The direct activities of the mining company, such as the explosions to break the rock of the mountain, as well as indirect activities, such as the passage of about 40 trucks a day, have caused that, so far, 57 houses in villages near the mine suffer cracks in their walls. Despite the fact that the houses began to crack from the beginning of the mining operations, the company rules out any relationship.

One of the promises of the mining company, upon reaching San Marcos, was to pave the different dirt roads in the Marlin mine area. To begin with, it should be noted that this task must be carried out by the Ministry of Communications, Infrastructure and Housing, and not by a private company. The appropriate way would be to increase tax collection so that the Ministry would have funds to carry out the corresponding works.


At the beginning of 2007, a 1 kilometer section of the highway from San Marcos to San Miguel Ixtahuacán was paved by the mining company. The asphalt layer after just six months of use is already completely deteriorated. Is that the “development” that the Montana Exploradora de Guatemala promised to bring?

A poster shows the total taxes paid by the mining company since the beginning of operations in 2005. According to the Mining Law, San Miguel Ixtahuacán, as a municipality where mining is carried out, must receive 0.5% of all Montana Explorer earnings. 2 We see that the municipality of San Miguel Ixtahuacán until June 2007 received the amount of Q 7,574,361.39 - an amount in dollars of $ 987,530.82. Being 0.5% of its profits, it can be concluded that the profits for the company (total profits minus 1% of royalties) equals an amount of Q 1,499,723,555.22 - in dollars: $ 195,531,102.38 . This corresponds to the information published by the Central American director of Goldcorp, who pointed out that Montana will produce in 2007 an amount of gold "with a value of more than US $ 125 million." 3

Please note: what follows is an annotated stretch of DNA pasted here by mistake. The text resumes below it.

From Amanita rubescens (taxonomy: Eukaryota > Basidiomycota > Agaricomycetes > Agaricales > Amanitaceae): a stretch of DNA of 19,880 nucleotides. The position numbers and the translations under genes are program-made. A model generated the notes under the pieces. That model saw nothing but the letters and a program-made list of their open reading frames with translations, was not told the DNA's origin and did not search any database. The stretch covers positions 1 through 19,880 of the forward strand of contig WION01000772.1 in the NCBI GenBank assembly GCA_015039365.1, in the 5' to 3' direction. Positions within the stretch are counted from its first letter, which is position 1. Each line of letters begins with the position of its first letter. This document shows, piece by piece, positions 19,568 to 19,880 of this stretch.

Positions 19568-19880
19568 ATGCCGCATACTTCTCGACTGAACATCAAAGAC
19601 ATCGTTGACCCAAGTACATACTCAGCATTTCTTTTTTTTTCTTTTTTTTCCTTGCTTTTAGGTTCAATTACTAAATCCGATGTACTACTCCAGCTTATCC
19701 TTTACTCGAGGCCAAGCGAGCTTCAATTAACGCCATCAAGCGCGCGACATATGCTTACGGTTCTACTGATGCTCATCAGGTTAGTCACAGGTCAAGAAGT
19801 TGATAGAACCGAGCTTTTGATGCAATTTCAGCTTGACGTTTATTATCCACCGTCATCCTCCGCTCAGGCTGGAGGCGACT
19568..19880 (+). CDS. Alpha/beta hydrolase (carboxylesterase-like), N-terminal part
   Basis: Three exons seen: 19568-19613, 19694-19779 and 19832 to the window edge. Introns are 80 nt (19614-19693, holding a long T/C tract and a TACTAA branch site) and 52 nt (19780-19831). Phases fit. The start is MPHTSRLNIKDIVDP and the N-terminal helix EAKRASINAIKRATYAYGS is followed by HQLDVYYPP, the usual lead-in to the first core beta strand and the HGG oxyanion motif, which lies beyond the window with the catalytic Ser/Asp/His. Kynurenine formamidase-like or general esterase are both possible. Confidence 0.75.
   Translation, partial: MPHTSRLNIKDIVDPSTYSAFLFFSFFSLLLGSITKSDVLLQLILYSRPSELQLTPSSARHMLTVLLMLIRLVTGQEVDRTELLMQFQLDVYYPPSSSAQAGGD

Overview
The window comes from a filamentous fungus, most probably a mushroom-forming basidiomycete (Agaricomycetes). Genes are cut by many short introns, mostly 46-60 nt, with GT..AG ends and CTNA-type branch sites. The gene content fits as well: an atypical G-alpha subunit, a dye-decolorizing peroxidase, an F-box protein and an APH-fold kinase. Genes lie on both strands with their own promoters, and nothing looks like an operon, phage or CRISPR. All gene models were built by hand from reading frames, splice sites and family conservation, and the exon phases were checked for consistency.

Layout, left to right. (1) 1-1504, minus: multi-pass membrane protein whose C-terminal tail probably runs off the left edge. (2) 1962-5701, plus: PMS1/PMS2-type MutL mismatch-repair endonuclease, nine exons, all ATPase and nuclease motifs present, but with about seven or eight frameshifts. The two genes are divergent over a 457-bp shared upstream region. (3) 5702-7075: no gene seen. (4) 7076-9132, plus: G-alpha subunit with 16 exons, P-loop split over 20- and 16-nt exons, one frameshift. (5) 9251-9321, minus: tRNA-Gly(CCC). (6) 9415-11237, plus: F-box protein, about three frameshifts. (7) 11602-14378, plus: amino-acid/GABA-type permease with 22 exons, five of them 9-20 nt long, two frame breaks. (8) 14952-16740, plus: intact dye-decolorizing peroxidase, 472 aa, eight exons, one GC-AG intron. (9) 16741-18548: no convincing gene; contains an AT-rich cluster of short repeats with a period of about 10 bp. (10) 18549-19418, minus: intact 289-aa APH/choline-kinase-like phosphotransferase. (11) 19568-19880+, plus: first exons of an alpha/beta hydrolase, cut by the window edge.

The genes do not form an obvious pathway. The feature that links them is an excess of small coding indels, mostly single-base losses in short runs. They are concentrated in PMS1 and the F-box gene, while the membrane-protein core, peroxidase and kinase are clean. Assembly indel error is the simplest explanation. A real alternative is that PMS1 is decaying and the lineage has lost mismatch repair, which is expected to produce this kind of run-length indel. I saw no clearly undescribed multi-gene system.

It is clear that the amount of money that the company pays to the state (0.5% of profits plus Income Tax) - so far Q 69,415,837.19 or US $ 9,050,304.72) - does not provide them it should be of great concern.

Despite the disappointments with the mining exploitation of the inhabitants in the municipalities around the Marlin project, the mining company continues to deceive the population, trying to make them believe that their presence would bring benefits for all; “Strengthening the integral development of San Marcos”, as a poster says.

However, the population of San Marcos has realized the negative impacts that mining activity brings and will no longer be fooled so easily. Peaceful resistance stands out through community consultations in which thousands of Marquenses, adults and youth, have expressed their rejection of metal mining, as well as their support for sustainable development projects.

More information: Pastoral Peace and Ecology Commission - http: ///www.resistencia-mineria.org
Diocese of San Marcos, San Marcos, Guatemala, August 2007

Notes:

1 During the last year the price of an ounce of gold has fluctuated between $ 650 and $ 700.
2 The Mining Law (Decree 48-97 of Congress) orders that a mining company must pay the state of Guatemala as a royalty 1% of its profits, divided into 0.5% to the municipality where the exploitation takes place and 0.5% to the government central.
3 Goldcorp plans to mine gold at the Cerro Blanco project, in Jutiapa, El Periódico, July 5, 2007.